C4 Cathy Newman's "ushered out" the mosque door not what it seems
Categories: Latest News
Friday February 06 2015
Newman had alleged in a tweet that she was “ushered out of the door” by members of the mosque after turning up to visit the place. But footage from CCTV cameras at the mosque obtained by the HuffPost, showed that Newman left alone after being directed to another mosque nearby where the C4 film crew were waiting for her. It appears she went to the wrong location and was pointed in the right direction by a member of the Streatham mosque.
Newman has apologised for her error telling the HuffPost, “As the primary purpose of Visit My Mosque day was to increase understanding of Islam, I was horrified to hear the Mosque I visited in error has had death threats.
“I’m sorry for any misunderstanding there has been. I would be happy to pay a private visit to South London Islamic Centre once again.”
Needless to say there has been some mischief made out of the tweet posted by Newman, some of it eclipsing the Visit My Mosque initiative’s valuable effort in building bridges in local communities.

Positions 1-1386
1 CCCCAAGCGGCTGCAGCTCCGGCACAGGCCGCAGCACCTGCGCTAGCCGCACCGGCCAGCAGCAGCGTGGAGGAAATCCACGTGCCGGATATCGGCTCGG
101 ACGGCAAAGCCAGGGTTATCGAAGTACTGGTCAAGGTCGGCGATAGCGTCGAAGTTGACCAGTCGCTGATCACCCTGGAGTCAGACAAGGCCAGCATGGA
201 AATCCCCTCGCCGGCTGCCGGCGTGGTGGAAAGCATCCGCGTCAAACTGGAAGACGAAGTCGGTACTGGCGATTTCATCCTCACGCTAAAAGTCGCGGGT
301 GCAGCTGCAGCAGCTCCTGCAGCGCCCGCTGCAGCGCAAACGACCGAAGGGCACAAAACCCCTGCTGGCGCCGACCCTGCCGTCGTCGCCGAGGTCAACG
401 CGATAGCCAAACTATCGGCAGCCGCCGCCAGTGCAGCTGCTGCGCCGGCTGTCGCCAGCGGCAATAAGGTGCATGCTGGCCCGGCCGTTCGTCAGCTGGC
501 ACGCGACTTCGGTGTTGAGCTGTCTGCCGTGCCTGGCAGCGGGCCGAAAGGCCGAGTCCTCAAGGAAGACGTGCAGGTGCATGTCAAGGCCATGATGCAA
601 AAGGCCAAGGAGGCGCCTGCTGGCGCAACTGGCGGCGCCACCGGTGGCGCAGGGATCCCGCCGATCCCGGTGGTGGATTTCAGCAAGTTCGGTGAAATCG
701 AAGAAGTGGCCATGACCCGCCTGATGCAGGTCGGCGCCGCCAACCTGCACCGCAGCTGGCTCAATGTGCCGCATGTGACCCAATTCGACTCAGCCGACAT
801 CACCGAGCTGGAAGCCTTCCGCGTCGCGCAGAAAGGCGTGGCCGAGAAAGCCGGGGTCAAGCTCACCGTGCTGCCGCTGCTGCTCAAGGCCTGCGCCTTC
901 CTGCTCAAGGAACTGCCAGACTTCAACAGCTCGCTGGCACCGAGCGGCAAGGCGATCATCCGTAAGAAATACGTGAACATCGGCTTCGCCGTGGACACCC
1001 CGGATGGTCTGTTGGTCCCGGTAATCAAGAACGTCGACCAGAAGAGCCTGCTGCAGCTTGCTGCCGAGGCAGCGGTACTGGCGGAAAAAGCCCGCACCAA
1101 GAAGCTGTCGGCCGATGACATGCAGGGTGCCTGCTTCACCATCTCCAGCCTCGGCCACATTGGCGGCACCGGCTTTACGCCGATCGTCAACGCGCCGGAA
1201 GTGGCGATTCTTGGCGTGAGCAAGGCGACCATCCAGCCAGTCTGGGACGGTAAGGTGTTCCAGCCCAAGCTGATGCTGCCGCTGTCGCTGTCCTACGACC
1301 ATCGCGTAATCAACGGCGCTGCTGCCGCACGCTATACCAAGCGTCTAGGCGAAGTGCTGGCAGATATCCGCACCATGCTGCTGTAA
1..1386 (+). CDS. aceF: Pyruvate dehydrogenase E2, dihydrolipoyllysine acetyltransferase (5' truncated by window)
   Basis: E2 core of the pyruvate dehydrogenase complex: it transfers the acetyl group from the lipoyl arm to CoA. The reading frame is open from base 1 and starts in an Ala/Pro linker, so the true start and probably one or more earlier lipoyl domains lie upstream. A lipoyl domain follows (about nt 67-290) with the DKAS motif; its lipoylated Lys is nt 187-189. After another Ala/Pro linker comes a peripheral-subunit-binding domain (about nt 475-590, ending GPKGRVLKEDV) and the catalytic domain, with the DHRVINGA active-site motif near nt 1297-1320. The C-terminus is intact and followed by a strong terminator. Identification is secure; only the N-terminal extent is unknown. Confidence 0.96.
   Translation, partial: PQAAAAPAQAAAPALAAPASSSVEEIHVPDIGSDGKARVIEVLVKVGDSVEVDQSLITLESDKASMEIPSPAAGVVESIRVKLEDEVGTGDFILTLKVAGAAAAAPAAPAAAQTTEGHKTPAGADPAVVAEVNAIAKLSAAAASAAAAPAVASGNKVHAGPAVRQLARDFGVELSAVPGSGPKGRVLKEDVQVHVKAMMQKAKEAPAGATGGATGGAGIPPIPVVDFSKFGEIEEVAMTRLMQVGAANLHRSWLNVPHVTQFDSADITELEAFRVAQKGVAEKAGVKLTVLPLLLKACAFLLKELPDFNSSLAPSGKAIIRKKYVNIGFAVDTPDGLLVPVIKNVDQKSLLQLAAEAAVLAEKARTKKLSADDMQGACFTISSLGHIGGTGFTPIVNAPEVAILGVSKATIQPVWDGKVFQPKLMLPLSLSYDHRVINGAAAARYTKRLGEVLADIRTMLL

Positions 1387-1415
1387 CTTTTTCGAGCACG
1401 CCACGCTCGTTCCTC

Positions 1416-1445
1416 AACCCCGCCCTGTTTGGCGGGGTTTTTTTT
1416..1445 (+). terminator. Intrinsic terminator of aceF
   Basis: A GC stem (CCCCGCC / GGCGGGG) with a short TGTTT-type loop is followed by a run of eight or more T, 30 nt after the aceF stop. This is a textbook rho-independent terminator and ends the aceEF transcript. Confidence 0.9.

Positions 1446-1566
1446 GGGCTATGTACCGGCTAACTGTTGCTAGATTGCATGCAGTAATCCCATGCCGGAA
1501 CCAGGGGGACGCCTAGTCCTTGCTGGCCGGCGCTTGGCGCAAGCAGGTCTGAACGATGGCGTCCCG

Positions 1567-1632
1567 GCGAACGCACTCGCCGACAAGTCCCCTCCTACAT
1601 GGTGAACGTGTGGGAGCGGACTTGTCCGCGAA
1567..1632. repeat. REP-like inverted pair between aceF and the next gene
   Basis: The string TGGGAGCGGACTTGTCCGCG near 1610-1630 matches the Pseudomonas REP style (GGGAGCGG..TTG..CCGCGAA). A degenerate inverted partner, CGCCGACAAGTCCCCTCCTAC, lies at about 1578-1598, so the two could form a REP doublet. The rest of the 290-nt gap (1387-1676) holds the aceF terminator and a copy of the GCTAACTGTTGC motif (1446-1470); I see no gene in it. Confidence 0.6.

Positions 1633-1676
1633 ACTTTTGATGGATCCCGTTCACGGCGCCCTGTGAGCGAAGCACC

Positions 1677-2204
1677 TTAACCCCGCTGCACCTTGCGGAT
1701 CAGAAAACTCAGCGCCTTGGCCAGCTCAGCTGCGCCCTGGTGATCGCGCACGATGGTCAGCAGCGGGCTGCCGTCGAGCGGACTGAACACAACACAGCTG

The chair of trustees of Streatham mosque, Imam Aslam Ijaz, told the HuffPost that the mosque had received “two threatening voicemails…and a litany of online abuse” after Newman’s tweets appeared.
Ijaz also pointed out that the suggestion the mosque was gender biased was entirely inaccurate saying “”We were the first mosque in the area to have a prayer section for women, both ladies and gentleman are welcome here and it wouldn’t be unusual at all to see a woman here.”
It is the second case of evident anti-Muslim bias in the media this week. A letter in The Independent today sheds light on the wider context on the story, widely covered in the media, about animal abuse being uncovered at a halal abattoir in Yorkshire.
In his report following the Inquiry into the Culture, Practice and Ethics of the Press, Lord Justice Leveson noted on the media’s portrayal of Islam, “The evidence demonstrates that sections of the press betray a tendency, which is far from being universal or even preponderant, to portray Muslims in a negative light.”
His observation is as instructive now as it was when the Leveson report was published in 2012.